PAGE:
Focal cortical dysplasia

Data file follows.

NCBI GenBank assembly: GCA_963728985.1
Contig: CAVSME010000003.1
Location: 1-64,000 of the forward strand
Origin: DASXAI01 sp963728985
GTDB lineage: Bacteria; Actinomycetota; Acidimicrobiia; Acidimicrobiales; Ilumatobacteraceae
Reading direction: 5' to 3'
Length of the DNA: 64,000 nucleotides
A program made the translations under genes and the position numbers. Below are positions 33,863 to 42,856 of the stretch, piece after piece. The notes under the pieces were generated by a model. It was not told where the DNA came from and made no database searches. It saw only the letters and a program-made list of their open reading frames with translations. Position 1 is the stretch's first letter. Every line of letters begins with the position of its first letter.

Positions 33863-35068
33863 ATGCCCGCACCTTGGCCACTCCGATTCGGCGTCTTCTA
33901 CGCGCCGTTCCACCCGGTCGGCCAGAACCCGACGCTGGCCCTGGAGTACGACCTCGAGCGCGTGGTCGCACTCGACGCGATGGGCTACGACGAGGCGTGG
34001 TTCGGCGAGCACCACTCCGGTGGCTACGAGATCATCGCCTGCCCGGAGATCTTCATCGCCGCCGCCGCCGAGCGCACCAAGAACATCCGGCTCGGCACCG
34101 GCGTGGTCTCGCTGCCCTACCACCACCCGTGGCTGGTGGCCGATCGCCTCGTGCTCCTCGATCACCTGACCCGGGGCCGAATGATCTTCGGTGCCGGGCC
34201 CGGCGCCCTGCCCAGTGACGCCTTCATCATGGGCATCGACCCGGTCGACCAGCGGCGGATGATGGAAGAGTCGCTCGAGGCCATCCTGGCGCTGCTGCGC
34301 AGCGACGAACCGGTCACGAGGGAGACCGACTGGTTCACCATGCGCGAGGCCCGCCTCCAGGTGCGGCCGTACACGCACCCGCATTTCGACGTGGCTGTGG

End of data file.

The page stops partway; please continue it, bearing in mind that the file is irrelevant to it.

Focal cortical dysplasia (FCD): Description, Causes and Risk Factors:FCDFocal cortical dysplasia  is a malformation of cortical development, which is the most common cause of medically refractory epilepsy in the Pediatric population and the second/third most common etiology of medically intractable seizures in adults.Focal cortical dysplasia (FCD) is probably the most common form of focal developmental disorder diagnosed in patients with intractable focal epilepsy. The characteristic pathologic abnormalities consist of disruption of cortical lamination with poorly differentiated glial cell elements. Since its original description, focal cortical dysplasia has been recognized to encompass a spectrum of pathologic changes ranging from mild cortical disruption without apparent giant neurons to the most severe forms with cortical dyslamination, large bizarre cells, and astrocytosis. The presence of balloon cells differentiates type I and type II.Both genetic and acquired factors are involved in the pathogenesis of cortical dysplasia. Numerous classifications of the complex structural abnormalities of focal cortical dysplasia have been proposed. Genetic aspects of focal cortical dysplasia are not fully investigated, mainly due to the limited number of cases and lack of proper experimental model. More extensive future studies will certainly shed more light on this problem.Cortical dysplasia is estimated to be present in 1 in 2,500 newborns, making it one of the most common cortical malformations.Symptoms:Epilepsy remains the most common presentation of FCD. Approximately half of patients with epilepsy have some form of FCD; however, some patients with FCDI may not show symptoms or may show only mild cognitive impairment.Diagnosis:After presenting with seizures, a child will often undergo a thorough work-up which includes a neurological examination, imaging studies, such as a CT scan or MRI scan, and an electroencephalogram.Cortical dysplasia can be subtle on MRI and practically invisible on CT. Other imaging studies such as PET scanning sometimes help to find the abnormal location in the brain.Electroencephalograms (EEGs) are performed by placing electrodes on the scalp and recording the electrical activity of the brain. Sometimes this can help localize where the seizures are coming from. If not, occasionally more invasive monitoring studies are performed to confirm the location of seizure origin.Treatment:No specific treatment is required for cortical dysplasia, and all treatment is aimed at the resulting symptoms (typically seizures). When a cortical dysplasia is a cause of epilepsy, then seizure medications (anticonvulsants) are the first-line treatment. If anticonvulsants fail to control seizure activity, Neurosurgery may be an option to remove or disconnect the abnormal cells from the rest of the brain (depending on where the cortical dysplasia is located and the safety of the surgery relative to continued seizures). Neurosurgery can range from removing an entire hemisphere (hemispherectomy), a small lesionectomy, or multiple transections to try and disconnect the abnormal tissue from the rest of the brain (multiple subpial transections). Physical therapy should be considered for infants and children with muscle weakness. Educational therapy is often prescribed for those with developmental delays, but there is no complete treatment for the delays.NOTE: The above information is educational purpose. The information provided herein should not be used during any medical emergency or for the diagnosis or treatment of any medical condition.DISCLAIMER: This information should not substitute for seeking responsible, professional medical care.

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